Do you feel like the curtain was pulled back on having fans or being an entertainer?
Jodie Jodie Roger
No. The curtain would be drawn back if I was a boring fucking human being, then maybe yeah.
Jodie Jodie Roger is anything but a boring fucking human being. They’ve been bounding across Vancouver stages offering tempered provocation to any and everyone who will listen for the past few months — and who could help but be riveted by their buoyant screams appealing for your attention? Jodie’s music fluctuates dramatically, balancing playful 808s and heavy-metal vocals in a delightful assault on the listener’s ears.
Jodie moved to Vancouver 10 months ago from Montreal, where they had lived for six years attending McGill. “I did engineering and I did not like that. When I graduated I wanted to try out music, and then COVID hit and I decided I wanted to be an artist.” They thought about that for a second, “not necessarily an artist — it was more so that I’d always been on the track my dad had wanted [for me], and I was like, ‘Wow this fucking sucks.’”
While working a “good job” coding in Montreal, Jodie began supporting friends who were hosting parties around the city. “I would DJ for my friend SUPER FREDDY — and by ‘DJ’ I mean pause-and-play on his laptop. I was such a homie, and then I decided to stop being a homie and fuck shit up a bit. So I would turn down his volume, I would grab a mic and ad lib for him. But he loved it and the audience loved it — they fucking loved it.” This cheeky style perfectly complemented their inflammatory penchants both on stage and off. “I want [the audience] to entertain me. So I need to give them a little jumpstart. I want you to entertain me, but I don’t want to hear you talk about your trip to Cabo, so I’m going to call you eight slurs and see how you react. […] I’m your friend, I’m not your entertainer. I’m not here to gas you up. That’s the energy I always go for in my concerts. You’re here to entertain me as much as I’m here to entertain you. Life’s a party, you’re a boy. But following [SUPER FREDDY] around, just realizing the audience doesn’t like moving unless you give them a massive incentive… if you’re not white. That’s just the evidence. And that kept me away from making art for a while. I saw friends who were super, super fucking talented, and it was like pulling teeth trying to get people to move.”
Despite moving to the West coast less than a year ago, Jodie Jodie Roger already has a dedicated fanbase. “I feel like I’ve beaten the Vancouver curse of moving here and having no friends for the first year. I was like, ‘No, I am way too hot and mentally ill. I will find a way.’” And it’s not surprising at all, as they so succinctly put it, “Where else will you get a blue/pink haired queer Black person who’s super hot and super kind and super humble? Who just starts screaming, and you’re like, ‘Whoa.’ And then there’s an 808 out of nowhere, and you’re like ‘Whoa,’ and I’m up there moving and grooving and rapping. That’s where I’m coming from, I always want people to come in and say, ‘I cannot get that anywhere else.’”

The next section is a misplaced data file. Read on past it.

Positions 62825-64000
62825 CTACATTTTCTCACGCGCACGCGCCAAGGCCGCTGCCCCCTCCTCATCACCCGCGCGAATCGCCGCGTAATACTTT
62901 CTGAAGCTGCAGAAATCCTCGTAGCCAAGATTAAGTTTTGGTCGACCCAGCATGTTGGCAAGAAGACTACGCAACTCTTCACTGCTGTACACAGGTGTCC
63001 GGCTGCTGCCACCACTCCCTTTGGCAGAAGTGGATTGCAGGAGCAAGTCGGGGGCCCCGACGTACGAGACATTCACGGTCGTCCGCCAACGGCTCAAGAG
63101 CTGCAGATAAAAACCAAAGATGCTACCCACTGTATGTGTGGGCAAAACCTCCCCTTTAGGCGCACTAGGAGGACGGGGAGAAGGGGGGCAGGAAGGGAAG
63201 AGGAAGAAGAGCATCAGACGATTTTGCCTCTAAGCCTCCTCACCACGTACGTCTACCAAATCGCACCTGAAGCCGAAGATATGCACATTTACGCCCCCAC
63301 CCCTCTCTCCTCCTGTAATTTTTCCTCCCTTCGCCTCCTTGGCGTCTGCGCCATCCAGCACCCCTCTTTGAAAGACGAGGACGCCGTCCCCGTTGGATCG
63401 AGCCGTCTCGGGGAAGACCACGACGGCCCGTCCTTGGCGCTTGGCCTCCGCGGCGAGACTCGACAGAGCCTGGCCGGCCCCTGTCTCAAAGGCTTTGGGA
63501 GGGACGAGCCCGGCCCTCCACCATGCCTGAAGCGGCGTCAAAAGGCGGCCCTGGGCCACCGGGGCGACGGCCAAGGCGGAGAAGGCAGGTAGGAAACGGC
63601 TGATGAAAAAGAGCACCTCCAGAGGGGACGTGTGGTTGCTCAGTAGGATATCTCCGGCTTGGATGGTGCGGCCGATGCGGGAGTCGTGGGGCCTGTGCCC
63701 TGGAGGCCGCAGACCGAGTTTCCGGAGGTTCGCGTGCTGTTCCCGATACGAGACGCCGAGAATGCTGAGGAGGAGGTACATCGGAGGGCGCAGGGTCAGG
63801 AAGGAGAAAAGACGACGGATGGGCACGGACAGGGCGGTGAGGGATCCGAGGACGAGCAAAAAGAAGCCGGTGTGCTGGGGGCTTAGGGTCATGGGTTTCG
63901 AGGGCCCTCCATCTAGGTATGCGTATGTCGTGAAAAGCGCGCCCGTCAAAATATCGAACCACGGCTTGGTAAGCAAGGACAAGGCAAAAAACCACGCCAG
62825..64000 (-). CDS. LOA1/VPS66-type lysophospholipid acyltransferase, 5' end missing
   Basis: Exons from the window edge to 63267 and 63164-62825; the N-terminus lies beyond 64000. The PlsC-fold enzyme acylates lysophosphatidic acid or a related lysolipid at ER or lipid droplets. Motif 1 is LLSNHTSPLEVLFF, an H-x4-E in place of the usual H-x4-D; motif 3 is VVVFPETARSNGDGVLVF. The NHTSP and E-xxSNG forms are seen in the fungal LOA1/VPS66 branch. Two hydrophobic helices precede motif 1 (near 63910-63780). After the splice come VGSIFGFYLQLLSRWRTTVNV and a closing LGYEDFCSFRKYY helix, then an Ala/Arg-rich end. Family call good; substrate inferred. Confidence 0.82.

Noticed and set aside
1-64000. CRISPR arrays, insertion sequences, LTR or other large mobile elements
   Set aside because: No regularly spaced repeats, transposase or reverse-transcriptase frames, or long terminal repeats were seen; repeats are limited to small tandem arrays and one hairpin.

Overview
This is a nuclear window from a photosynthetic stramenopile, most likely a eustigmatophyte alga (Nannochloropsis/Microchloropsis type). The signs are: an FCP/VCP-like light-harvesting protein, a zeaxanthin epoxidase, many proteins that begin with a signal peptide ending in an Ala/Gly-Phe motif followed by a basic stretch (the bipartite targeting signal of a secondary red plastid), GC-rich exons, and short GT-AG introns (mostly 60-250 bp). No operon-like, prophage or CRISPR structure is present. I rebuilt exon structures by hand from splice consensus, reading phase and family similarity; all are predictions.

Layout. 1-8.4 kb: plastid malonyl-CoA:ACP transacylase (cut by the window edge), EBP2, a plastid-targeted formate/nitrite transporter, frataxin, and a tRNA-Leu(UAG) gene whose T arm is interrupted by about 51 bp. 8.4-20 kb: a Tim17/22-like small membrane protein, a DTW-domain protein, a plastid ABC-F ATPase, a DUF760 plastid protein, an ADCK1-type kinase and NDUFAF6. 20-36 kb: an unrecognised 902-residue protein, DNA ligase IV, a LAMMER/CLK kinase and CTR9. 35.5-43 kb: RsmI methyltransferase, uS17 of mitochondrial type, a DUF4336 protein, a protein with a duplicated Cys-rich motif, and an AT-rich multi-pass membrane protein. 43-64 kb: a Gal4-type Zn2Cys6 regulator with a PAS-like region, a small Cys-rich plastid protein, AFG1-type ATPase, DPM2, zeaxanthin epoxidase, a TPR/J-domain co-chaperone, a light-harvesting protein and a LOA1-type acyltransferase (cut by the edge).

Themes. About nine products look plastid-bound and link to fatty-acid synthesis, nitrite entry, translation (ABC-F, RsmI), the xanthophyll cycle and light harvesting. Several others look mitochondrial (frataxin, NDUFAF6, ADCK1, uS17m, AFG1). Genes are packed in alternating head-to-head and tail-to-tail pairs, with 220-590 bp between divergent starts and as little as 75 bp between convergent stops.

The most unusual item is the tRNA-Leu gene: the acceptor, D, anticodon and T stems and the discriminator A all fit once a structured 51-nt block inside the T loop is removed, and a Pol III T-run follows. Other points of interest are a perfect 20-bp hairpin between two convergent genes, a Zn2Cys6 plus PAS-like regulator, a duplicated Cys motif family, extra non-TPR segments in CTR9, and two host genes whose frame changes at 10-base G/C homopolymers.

The earnest frenzy embedded in Jodie’s performances (and recordings) is a complete anomaly in Vancouver’s famously aloof venues. “I learned that you have to have the energy of an entire band. I have to literally do the dance that I want people out there to do. I can’t just shimmy and expect them to mosh… yet. I have to have the energy of a drummer, the aloofness of a bassist, the fucking mommy entitlement of a lead singer, and the cocaine addiction of a lead guitarist. Bring it all together and just blast it at people for 30 to 35 minutes. […] I spent a long time going along with other peoples’ definitions of what they think is fun and it was boring. The reason why I make my own music and my own beats is because I don’t really hear a lot of stuff like the shit I make and I want to listen to it. I want 808s and guitars and metal screaming and Nirvana lyrics. I was looking for that online and I couldn’t find anything that was really interesting to me.”
The search for contradictions and chaos extends into their writing process as well, “I like to spread as much nonsense as humanly possible because… I’m bored. I spent all that time trying to figure out: why do I like this? I’m just bored, nothing really entertains me. I’m gonna spew this and see if some of it sticks. […] The lyrics, and the art I make, are personal. For me, life is messy, but it’s OK because it’s all kinda’ stupid. The driving force of my lyrics is nonsense. It’s why if you ever read my lyrics it doesn’t make sense. That’s literally by design.”
Jodie Jodie Roger’s album Drowning Lessons was released in February of this year and features “collaborators” Solomon Grundy and Rudi Sainte-Cloud. “They’re all me,” Jodie smirked. “Rudi Sainte-Cloud, that’s all me. You can tell the aesthetic changes between the artists — that’s the whole point. I was like, ‘Well if I’m just an angry metal rapper, I’m gonna get extremely bored, so how can I tell people I can be like this too?’ Which vibe do you like? Do you like “808s and Cocaine”? OK listen to this. So if you see Rudi you know what it’s gonna’ sound like. If you want the more aggressive angry metal, then listen to this one.” The album explores these two characters navigating deep trauma. “Jodie Jodie Roger is the narrator and [Rudi and Solomon] are the characters I’m actually talking about. It’s a story but it’s not actually a story. I’m not gonna tell you what it’s about. It’s just how I can make music that can stay on track. There’s a big-ass story in my head that’s constantly moving and changing and I write what I think the characters might be thinking in that situation.”
Jodie Jodie Roger seesaws thoughtfulness and chaos and is intentional in the disorder they create. “I have artistic talent maybe, but I’m mostly a fucker.” Whether or not audiences can handle Jodie’s bark, you can’t deny their bite.